Contactless fraud is on the rise and is now outstripping cheque fraud, with £5.6m being lost in the first half of 2017 alone compared to £5.3m connected with fraudulent cheques.
This has come to light in view of the desire for the contactless limit to be increased from £30 to £50. Banks have warned that increasing the limit will simply increase the amount lost to criminals fraudulently stripping customer’s accounts.
CONTACTLESS FRAUD AND THE DOUBLE TAP
Contactless card crooks are cashing in thanks to the ‘double tap‘ that allows fraudsters to break the £30 limit.
The Bank of England’s chief cashier, Victoria Cleland, said she does not have contactless cards. She spoke of friends who have fallen victim to this fraud, saying that she personally does not feel safe or convinced in personally using them.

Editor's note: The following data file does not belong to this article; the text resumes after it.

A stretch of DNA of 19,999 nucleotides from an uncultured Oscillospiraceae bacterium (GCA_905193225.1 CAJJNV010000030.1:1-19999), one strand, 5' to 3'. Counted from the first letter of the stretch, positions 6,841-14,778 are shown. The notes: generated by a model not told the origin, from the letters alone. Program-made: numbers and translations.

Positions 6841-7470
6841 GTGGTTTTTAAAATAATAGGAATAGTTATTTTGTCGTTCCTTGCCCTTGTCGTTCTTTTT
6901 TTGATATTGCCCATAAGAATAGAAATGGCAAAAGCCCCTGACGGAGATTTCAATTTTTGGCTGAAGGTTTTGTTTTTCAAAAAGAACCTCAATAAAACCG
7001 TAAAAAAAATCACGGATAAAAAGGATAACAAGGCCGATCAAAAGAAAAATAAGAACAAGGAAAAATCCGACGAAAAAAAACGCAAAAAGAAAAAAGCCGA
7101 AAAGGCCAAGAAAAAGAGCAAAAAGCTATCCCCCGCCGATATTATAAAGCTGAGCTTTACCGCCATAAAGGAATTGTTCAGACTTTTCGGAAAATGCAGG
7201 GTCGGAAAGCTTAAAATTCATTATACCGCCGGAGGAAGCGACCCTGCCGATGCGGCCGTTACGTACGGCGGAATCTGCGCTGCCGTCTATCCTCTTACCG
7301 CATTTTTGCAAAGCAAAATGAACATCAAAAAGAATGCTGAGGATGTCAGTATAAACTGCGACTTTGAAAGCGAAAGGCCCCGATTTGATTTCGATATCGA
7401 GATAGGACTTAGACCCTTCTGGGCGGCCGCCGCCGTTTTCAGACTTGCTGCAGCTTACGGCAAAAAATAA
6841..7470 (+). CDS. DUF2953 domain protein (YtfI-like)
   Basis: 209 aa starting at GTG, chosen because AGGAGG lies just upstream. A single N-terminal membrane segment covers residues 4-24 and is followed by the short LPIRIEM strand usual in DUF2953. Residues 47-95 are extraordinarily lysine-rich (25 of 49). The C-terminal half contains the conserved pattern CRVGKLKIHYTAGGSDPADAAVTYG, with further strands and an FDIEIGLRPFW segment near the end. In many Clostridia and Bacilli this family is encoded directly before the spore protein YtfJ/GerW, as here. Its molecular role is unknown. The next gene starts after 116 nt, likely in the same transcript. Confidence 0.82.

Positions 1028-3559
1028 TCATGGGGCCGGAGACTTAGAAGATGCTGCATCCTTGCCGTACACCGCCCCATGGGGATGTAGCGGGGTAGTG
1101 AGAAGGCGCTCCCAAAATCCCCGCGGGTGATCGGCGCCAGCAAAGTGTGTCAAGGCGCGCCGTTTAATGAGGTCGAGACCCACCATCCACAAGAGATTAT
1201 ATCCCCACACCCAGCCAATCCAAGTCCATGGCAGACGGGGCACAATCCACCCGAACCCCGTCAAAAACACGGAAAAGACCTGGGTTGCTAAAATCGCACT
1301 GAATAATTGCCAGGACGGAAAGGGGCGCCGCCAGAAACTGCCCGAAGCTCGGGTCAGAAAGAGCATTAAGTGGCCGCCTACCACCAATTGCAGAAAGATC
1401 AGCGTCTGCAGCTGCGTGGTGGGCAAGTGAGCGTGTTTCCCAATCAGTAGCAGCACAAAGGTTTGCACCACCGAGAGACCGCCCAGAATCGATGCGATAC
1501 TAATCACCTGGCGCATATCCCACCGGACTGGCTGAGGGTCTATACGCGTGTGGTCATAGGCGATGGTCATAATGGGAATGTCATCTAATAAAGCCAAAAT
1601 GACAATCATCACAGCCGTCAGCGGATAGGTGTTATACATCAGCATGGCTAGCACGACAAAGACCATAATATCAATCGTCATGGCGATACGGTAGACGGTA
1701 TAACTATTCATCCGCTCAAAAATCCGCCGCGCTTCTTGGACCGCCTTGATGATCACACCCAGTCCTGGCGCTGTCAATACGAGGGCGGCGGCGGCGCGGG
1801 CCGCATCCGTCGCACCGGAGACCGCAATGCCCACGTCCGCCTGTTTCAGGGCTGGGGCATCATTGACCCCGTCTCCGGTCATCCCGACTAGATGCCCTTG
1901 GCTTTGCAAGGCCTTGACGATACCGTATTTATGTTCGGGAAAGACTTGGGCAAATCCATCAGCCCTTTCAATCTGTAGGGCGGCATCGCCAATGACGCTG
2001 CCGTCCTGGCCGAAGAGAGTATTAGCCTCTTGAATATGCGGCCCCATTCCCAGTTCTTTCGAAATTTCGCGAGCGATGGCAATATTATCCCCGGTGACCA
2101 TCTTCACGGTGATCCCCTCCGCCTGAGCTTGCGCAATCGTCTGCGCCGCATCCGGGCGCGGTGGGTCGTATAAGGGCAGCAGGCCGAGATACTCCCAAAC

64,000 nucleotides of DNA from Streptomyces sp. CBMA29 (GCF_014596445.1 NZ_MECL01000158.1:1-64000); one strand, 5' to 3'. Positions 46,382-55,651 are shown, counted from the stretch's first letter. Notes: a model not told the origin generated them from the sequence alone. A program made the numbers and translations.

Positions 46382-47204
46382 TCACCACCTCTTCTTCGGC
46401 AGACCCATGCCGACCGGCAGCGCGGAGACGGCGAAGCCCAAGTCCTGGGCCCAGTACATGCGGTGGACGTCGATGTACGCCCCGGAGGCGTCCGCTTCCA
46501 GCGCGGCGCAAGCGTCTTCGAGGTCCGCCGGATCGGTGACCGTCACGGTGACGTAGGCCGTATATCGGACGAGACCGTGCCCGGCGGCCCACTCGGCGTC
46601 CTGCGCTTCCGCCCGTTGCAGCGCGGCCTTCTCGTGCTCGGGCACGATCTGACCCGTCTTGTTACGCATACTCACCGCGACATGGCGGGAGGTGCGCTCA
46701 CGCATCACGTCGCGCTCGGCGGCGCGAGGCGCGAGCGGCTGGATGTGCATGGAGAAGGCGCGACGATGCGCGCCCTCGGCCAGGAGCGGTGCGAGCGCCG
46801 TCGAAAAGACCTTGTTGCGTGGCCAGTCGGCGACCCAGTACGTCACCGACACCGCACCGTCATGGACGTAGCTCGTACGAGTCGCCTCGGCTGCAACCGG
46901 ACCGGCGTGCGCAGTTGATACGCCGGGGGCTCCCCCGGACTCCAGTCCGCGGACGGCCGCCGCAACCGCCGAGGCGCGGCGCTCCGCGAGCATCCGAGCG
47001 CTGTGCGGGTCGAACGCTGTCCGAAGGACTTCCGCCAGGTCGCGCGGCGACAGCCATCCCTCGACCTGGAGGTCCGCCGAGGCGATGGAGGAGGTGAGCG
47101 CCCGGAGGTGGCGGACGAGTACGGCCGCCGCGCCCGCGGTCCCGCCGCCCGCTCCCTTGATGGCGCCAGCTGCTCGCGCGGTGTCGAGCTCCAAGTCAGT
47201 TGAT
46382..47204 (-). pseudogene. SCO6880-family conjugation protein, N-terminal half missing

Illegal software is available online to download on to mobile phones to remotely read card details simply by walking around in busy areas such as streets and shopping centres.
Other methods of contactless payment include using smartphones, mobile phone apps, key fobs and wearable devices including watches and wristbands.
Keep all receipts, frequently check your bank statements and account online via an app and keep tabs on your credit report to spot any fraudulent activity.
Banks have previously reassured customers that they are protected from fraud if they fall victim, although they are increasingly refusing to pay out on claims based on ‘contributory negligence’. The reason for this is because scams are so common now and are frequently raised in the public domain.
I am not reassured that this is a foolproof payment method when the chief cashier of the Bank of England clearly isn’t and refuses to use it. This type of fraud will only increase in years to come as cash falls out of favour as a preferred payment method.
Have you been affected by contactless fraud? What are your thoughts on this?